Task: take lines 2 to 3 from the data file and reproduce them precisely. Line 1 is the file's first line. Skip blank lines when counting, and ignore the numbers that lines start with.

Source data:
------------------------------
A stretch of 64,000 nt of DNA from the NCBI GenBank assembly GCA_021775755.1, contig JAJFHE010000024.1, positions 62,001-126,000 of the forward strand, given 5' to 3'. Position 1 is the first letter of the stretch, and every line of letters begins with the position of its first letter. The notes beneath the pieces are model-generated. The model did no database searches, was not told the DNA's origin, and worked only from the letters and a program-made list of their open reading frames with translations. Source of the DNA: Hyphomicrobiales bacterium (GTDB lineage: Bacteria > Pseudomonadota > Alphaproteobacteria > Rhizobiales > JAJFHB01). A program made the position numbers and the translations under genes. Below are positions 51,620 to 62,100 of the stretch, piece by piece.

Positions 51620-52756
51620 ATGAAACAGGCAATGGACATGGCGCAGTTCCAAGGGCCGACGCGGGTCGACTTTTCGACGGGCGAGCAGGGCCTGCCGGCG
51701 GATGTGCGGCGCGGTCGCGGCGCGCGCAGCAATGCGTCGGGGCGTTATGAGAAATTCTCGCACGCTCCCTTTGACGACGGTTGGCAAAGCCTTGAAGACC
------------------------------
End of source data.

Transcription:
Positions 51620-52756
51620 ATGAAACAGGCAATGGACATGGCGCAGTTCCAAGGGCCGACGCGGGTCGACTTTTCGACGGGCGAGCAGGGCCTGCCGGCG